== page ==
Victor Paul Alvarez's LinkedIn profile says that he's an "Associate Editor - Boston.com at The Boston Globe," with previous stints at East Bay Newspapers and the Baltimore Sun. He was a copy boy at the Sun in 1994 while he was also a student at Towson University, which would likely make him a bit over 40 years old now.
It is beyond comprehension that someone with Alvarez's decades of experience could have tried to find humor Tuesday evening in a Cincinnati-area man's plan to assassinate House Speaker John Boehner. But he did. It's more incredible that the folks at Boston.com apparently think Alvarez's report is now perfectly fine after removing just one offensive sentence. Here's the full entry, including that now-deleted sentence, which was captured earlier today at Hot Air (in italics; links are in original; numbered tags are mine; bolds are mine throughout this post):
Bartender’s Threat Against John Boehner Thwarted
The FBI says an Ohio bartender planned to kill House Speaker John Boehner last October by poisoning his drink at a country club.
The question is: Would anyone have noticed?  Stories about Boehner’s drinking have circulated for years. His drinking inspired a blog called DrunkBoehner , and in 2010 he brought booze back to Washington.  Had he been poisoned as planned, perhaps his pickled liver could have filtered out the toxins. 
Luckily for Boehner and his supporters, Bartender Michael Robert Hoyt’s plan to poison him never came to pass.  Hoyt – known as “Bartender Mike”—served Boehner drinks for five years at the Wetherington Country Club in West Chester, Ohio. Reports say Hoyt had been treated for a psychotic episode and stopped taking his prescribed medication. ABC News reports that Hoyt was indicted Jan. 7 on charges of threatening to murder Boehner after Hoyt was dismissed from his job. Hoyt allegedly commented on a 911 call that he was fired before he got the chance to “put something in John Boehner’s drink.”
Hoyt claimed to be Jesus Christ and said he targeted Boehner because the Speaker was mean to him at the country club and is responsible for Ebola.
“Speaker Boehner is aware of this situation, and sincerely thanks the FBI, the Capitol Police, and local authorities in Ohio for their efforts,” Boehner spokesperson Michael Steel said in a statement.
Boehner, an Ohio native, began working at his family’s bar at age 8. 
 — We're talking about an assassination plot here. (How telling it is that this word is almost never being used in any press report to describe a threat on the life of the person who is second in line for presidential succession.)
 — The blog in question hasn't had an entry in almost four years. In 2008, one of its earlier items asked if Boehner was "the Republican Ted Kennedy," making it far more even-handed, at least at the time, than Alvarez.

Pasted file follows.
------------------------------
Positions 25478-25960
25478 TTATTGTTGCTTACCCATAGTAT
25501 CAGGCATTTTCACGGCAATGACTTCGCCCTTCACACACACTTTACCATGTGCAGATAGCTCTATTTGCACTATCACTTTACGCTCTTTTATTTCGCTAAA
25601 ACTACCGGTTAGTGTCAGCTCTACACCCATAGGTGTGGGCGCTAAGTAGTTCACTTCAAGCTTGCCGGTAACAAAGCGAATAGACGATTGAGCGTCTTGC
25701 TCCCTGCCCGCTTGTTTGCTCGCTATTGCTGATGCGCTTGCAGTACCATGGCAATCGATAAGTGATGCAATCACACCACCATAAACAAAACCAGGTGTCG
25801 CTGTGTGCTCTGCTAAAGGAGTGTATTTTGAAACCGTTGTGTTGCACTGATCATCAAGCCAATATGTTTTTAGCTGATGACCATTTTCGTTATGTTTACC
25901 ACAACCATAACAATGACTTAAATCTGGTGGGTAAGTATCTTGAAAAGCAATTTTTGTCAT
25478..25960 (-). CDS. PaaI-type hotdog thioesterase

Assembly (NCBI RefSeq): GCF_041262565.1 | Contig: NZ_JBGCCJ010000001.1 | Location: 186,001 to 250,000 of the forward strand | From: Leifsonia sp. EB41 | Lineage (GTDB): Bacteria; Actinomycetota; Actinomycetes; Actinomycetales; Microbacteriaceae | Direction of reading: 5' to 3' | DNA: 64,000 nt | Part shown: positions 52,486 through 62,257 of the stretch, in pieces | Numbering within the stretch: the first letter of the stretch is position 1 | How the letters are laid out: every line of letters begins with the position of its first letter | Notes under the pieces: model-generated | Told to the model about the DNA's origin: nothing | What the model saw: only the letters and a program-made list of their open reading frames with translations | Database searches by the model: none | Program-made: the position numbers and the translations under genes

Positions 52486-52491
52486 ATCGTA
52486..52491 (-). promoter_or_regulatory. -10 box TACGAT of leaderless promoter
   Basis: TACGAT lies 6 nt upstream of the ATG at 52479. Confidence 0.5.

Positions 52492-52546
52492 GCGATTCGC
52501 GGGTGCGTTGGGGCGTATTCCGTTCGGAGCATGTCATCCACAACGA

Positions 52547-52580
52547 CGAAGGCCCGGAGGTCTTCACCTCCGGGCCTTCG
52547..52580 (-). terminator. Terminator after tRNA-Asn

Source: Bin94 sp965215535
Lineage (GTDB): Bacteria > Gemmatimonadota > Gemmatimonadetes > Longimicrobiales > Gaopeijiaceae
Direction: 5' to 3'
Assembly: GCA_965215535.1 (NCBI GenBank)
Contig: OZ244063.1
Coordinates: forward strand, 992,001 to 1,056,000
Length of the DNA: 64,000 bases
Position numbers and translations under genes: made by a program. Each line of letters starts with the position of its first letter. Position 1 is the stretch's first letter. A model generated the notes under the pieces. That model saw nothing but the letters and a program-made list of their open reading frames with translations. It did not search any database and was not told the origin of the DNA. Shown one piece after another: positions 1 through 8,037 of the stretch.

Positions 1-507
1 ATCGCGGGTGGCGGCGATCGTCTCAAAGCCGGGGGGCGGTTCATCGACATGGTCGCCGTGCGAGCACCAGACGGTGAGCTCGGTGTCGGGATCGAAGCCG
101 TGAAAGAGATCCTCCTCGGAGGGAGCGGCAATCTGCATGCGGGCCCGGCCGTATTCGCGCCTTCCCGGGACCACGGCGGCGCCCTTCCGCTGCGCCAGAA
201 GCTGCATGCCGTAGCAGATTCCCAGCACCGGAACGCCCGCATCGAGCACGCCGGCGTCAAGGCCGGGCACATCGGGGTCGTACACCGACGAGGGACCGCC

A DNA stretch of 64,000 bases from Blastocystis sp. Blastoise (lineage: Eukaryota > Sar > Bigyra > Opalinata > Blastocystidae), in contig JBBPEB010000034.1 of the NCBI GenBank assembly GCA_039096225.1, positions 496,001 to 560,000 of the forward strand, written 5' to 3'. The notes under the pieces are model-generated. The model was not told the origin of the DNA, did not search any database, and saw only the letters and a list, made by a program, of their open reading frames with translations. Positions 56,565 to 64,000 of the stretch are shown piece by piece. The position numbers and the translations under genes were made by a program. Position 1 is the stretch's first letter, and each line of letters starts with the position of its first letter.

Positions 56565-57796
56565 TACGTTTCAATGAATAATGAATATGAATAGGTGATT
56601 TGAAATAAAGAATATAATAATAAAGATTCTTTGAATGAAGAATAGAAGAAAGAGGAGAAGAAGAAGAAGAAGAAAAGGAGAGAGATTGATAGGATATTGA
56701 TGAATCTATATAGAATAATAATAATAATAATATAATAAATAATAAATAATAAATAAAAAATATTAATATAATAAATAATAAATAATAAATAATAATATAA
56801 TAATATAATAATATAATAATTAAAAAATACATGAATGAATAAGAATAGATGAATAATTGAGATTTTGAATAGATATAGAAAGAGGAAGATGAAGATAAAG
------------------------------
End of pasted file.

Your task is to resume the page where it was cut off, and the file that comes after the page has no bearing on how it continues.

— The "brought booze back" reference is really to Boehner supposedly making drinking an acceptable practice in Washington again after eight years of Bush 43, who did not drink, and the "Obama family’s extreme wholesomeness" (since brought into question on several levels).
 — Really, do I need to comment on how obnoxious, offensive and hateful this is?
 — I guess we can infer that Hoyt's failure to carry out his plot was unlucky for everyone who isn't one of Boehner's supporters. Hot Air's Noah Rothman was not out of bounds today when he used "Boston.com really wishes Boehner had been successfully poisoned" as his post's headline.
 — As if what John Boehner did when he was eight years old has any relevance to an assassination plot.
The cowards at Boston.com wouldn't own up to the true nature of their scribe's execrable work, explaining the sentence deleted (again, seen above in italics) as follows:
Editor’s note: A previous version of this article made an unsubstantiated reference to the health of Speaker Boehner.
What really happened is that a previous version of that article had a contemptible, sick attempt at a joke which speculated about what might have happened had Hoyt been able to serve the current Speaker of the House a poisoned drink.
I'm not done yet.
The 1994 Alvarez column I stumbled upon and linked in my opening paragraph is about, of all things, a recently deceased man who spent much of his life as a heart-on-his-sleeve drunk, but whom the young Alvarez mostly admired, apparently because he was sometimes a very good writer.
Alvarez's subject drank a lot, as Boehner allegedly does (maybe or maybe not occasionally to excess), and cried a lot, as Boehner has been known to do.
At the time, those characteristics worked to make the man about whom Alvarez wrote an object of his affection:
I wanted to be the poet Charles "Hank" Bukowski.
I tried to be Bukowski.
Now Hank is dead, and I've stopped trying.
... This month, leukemia took Hank away at 73. His family came to America from Germany when he was 3, landing first in Baltimore. They settled in Los Angeles. It was here that Hank suffered his father's stern discipline, without escape, until finding solace in a bottle at age 13. Like Los Angeles, booze would both corrupt and create his writing all his life.
... Bukowski cried when Judy Garland sang at the N.Y. Philharmonic, Bukowski cried when Shirley Temple sang "I got Animal Crackers in My Soup; Bukowski cried in cheap flophouses ...
... So now he is my ghost editor, my standard for comparison. At the end of a night's work at my own typer I ask myself: Would Bukowski have liked that metaphor? ...
I'll never know, but it keeps me honest.
Having read that column, all I can ask Mr. Alvarez is, "What in the world happened to the guy who wrote that piece in 1994?"
Cross-posted at BizzyBlog.com.